More therapies are now available for the 30 million or so people with rare diseases in the U.S. than ever before, and millions of dollars are being invested in clinical studies that will test new ways of evaluating — and advancing — potential treatments, including the use of natural history models in trials.
Still, the path to regulatory approval for orphan drugs needs to be easier and quicker, said Dr. Scott Gottlieb, commissioner of the U.S. Food and Drug Administration (FDA). But efforts are underway to accomplish precisely that, and to ensure the Orphan Drug Act is allowed to work as intended.
Gottlieb, appointed to head the agency in May, addressed 670 delegates attending the Rare Diseases & Orphan Products Breakthrough Summit. The National Organization for Rare Disorders (NORD) sponsored the meeting, which took place Oct. 16-17 in Washington, D.C.
“The very landscape of rare disease product development is changing rapidly,” said Gottlieb, noting that the FDA’s Office of Orphan Products Development received 568 new designation requests in 2016, double the number in 2012.
“We need to make sure we can continue to build on the success of the Orphan Drug Act,” he said. “To address this challenge, I announced the FDA’s modernization in June — part of a broader innovation plan we’re working on to make drug development more advanced, predictable and modern.”
As part of that plan, the FDA has committed to provide more timely review while lowering the costs associated with orphan drug development and eliminating a backlog of requests, said Gottlieb, whose audience included representatives of more than 100 patient advocate groups — ranging from the Cystic Fibrosis Foundation to the Mitochondrial Disease Action Committee.
“The first of these goals has been fully achieved,” he said. “The FDA is spending $17 million to directly support rare disease clinical trials and, for the first time, natural history studies.
“Last week, we also announced funding for 15 new clinical trial research grants, including rare cancers.”
Gottlieb’s presentation at NORD came the same week the FDA approved Yescarta, a gene therapy developed by Kite Pharma — recently acquired by Gilead — to treat adults with aggressive forms of non-Hodgkin’s lymphoma who have undergone two unsuccessful chemotherapy regimes.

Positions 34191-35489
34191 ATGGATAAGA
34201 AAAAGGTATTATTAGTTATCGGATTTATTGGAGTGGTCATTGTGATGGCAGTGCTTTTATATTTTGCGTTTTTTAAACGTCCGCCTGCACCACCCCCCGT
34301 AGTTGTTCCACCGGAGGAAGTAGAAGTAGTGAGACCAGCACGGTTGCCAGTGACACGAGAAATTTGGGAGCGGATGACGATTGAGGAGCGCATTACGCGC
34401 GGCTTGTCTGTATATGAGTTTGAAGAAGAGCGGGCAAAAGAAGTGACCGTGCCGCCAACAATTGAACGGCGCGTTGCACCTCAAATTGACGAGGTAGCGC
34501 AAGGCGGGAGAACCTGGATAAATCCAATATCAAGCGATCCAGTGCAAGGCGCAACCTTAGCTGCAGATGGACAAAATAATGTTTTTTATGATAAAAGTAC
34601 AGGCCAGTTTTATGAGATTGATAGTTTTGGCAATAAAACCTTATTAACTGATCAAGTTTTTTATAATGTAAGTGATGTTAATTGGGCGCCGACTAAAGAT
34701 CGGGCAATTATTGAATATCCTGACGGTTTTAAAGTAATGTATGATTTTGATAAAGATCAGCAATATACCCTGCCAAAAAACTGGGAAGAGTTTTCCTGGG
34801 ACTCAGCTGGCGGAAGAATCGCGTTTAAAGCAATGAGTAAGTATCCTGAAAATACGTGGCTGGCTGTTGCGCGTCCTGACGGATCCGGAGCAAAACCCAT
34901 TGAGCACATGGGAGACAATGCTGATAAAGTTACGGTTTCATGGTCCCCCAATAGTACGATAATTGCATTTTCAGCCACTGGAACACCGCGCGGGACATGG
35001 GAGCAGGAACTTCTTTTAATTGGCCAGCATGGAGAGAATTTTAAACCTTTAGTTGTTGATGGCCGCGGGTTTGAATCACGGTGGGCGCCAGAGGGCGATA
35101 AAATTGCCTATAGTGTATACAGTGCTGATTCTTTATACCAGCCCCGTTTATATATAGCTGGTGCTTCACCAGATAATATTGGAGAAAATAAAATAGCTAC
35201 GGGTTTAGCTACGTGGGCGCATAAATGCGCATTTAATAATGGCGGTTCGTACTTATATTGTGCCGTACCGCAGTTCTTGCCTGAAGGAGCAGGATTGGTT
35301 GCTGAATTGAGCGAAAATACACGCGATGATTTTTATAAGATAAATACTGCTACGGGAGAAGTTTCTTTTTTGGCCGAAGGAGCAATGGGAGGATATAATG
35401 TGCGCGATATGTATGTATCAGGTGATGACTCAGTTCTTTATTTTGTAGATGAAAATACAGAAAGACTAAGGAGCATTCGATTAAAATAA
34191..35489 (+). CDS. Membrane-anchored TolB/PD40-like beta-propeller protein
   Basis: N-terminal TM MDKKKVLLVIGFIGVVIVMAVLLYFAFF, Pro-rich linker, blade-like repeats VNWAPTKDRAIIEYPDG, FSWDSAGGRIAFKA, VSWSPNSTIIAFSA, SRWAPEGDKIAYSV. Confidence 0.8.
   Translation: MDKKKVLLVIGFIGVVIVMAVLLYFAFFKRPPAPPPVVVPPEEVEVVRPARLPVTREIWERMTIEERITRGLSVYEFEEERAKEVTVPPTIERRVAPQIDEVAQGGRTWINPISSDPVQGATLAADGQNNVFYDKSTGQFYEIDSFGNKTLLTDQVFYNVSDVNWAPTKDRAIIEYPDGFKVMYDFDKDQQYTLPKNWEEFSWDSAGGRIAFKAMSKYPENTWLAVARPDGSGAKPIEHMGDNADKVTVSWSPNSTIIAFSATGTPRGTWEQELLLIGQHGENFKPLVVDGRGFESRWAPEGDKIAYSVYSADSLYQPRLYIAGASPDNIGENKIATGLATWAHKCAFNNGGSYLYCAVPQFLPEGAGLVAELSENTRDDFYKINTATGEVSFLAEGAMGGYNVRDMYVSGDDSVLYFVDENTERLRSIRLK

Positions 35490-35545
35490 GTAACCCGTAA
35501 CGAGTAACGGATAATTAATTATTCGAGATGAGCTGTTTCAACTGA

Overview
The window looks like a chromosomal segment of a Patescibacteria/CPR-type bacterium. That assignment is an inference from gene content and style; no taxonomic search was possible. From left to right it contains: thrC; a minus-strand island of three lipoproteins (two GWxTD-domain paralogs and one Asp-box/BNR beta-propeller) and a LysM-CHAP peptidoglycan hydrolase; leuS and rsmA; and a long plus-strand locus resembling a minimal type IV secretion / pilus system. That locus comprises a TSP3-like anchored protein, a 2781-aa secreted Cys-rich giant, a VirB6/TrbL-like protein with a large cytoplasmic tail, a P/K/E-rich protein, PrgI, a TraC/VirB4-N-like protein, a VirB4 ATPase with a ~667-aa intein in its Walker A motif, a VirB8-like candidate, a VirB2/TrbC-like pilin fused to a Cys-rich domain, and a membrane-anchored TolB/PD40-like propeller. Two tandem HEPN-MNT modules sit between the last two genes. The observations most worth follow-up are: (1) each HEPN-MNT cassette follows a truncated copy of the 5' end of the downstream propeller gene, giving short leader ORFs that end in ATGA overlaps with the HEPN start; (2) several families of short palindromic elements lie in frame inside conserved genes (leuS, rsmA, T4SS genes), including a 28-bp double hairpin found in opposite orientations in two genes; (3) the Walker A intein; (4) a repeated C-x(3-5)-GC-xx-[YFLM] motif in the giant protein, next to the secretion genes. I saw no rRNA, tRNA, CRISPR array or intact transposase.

Critics of the Orphan Drug Act, however, continue to accuse pharmaceutical companies of misusing the act — taking existing therapies and essentially repackaging them to treat rare diseases to take advantage of the act’s largess.
“We need to dispel myth from fact in this regard. Some recent criticism is focused on the appropriateness of using an orphan designation for one disease and then repurposing it for another. The implication is that the orphans should not be used to promote something else, but we at the FDA disagree with that,” said Gottlieb.
“Patients with rare diseases deserve to have access to treatments, and the best way to ensure access is to study the drug in that rare disease, regardless of whether the drug is new or approved for another disease — and that it doesn’t block generics from entering the market,” he said.
“If a drug is already approved for one or more indication, and later received a rare designation, the Orphan Drug Act only protects the rare indication,” he added. “It doesn’t stop the FDA from approving a generic.”
Under the Orphan Drug Tax Credit, which faces opposition in Congress, pharmaceutical companies may earn tax credits for expenses incurred running clinical trials of potential therapies for the indicated rare, or orphan, disease. This credit lowers the cost of drug development.
“We are taking new steps to modernize our clinical approach to trial development and make it easier to enroll. This includes adopting clinical trial designs to reduce the need for large placebo arms and incorporate natural history models,” he said.
“The fact is, Congress is clearly directing the FDA to try to put drugs targeted to unmet medical needs through those pathways,” Gottlieb said. “We’re in a much different environment today than we were 15 or 20 years ago, and we can have more confidence today than we did in the past.”
Just before he spoke, NORD offered a sneak preview of a documentary put together as part of its “Do Your Share for Rare” campaign to raise national awareness of rare diseases. This summer, a team of NORD officials traveled to El Dorado, Kansas, to film the story of 11-year-old Peyton Madden, who is allergic to sunshine.
The boy is one of only 250 people known to suffer from xeroderma pigmentosum, an inherited skin order characterized by a heightened sensitivity to the DNA-damaging effects of ultraviolet radiation.
On Aug. 4, precisely at 8:45 p.m. — the stroke of dusk — the entire town transformed itself for Peyton, allowing him to enjoy a bike ride, a swim in the municipal pool, a pancake “breakfast” and live music. The event, dubbed “Good Morning Peyton,” was a collaboration between El Dorado officials and NORD.
“Through this project, the town came together to turn evening into morning,” said Mary Dunkle, NORD’s vice president of educational initiatives. “It’s NORD’s hope that we can inspire others to get involved — in ways big and small — by sharing stories like this one.”
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